A fixture is attached to a property in such a way that removing the fixture would typically cause damage. Examples include built-in appliances, wall-to-wall carpeting or flooring, built-in fireplaces, furnaces, central heat and vacuum systems, and central air-conditioning systems.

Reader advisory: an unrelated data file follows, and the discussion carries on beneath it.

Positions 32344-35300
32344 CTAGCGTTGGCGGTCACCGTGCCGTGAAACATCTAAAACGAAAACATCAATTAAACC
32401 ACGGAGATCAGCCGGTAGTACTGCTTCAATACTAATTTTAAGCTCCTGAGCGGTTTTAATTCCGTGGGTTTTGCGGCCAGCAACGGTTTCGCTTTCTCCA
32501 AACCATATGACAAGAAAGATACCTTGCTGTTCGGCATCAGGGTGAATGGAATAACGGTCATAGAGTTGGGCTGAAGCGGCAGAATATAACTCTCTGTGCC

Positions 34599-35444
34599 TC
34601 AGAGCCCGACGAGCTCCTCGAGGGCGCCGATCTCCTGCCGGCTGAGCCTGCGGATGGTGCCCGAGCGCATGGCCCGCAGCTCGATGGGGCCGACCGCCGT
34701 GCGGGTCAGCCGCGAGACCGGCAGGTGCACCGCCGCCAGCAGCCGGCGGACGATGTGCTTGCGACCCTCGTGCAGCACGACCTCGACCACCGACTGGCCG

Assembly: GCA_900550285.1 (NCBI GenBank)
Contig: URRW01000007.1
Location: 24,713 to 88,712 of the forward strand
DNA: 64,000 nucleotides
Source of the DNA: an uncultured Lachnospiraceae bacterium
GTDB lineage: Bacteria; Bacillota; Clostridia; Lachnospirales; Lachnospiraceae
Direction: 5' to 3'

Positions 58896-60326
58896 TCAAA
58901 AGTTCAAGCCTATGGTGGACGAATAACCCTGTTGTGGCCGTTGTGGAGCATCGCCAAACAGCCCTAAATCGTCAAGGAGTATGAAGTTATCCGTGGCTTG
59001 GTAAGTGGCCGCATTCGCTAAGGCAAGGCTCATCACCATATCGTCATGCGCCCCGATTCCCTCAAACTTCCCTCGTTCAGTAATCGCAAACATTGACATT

Chattel refers to any physical property that is movable and not a permanent fixture of the real property. For instance, if a wooden board is just resting on the property, it can be moved and is thus considered chattel. However, if the board is used to construct part of the house, then it becomes a permanent fixture. Other examples include furniture, appliances that are freestanding and not built-in, and draperies.How can a property owner or a court determine whether an item is a fixture or chattel? It depends on how firmly or permanently the item is attached to the property. The intention of the party that attached the item can be important in determining the answer. Courts are not necessarily consistent in distinguishing between fixtures and chattels, which causes confusion. Typically, fixtures and chattels are items that are brought to the land and that have been provided by tenants, owners, or others. Looking into the history of the item may provide the insight necessary to determine intent. Buyers and sellers should discuss these issues before signing contracts, so they are clear on what belongs on the property and what can be removed. For example, chattel could be a stand-alone washing machine and dryer, which are movable and can go with the seller. If the object or item is brought to improve the enjoyment of the property, then it is more likely to be deemed a fixture. If it is brought with the intention of better enjoyment of the object, then it is more likely to be classified as chattel.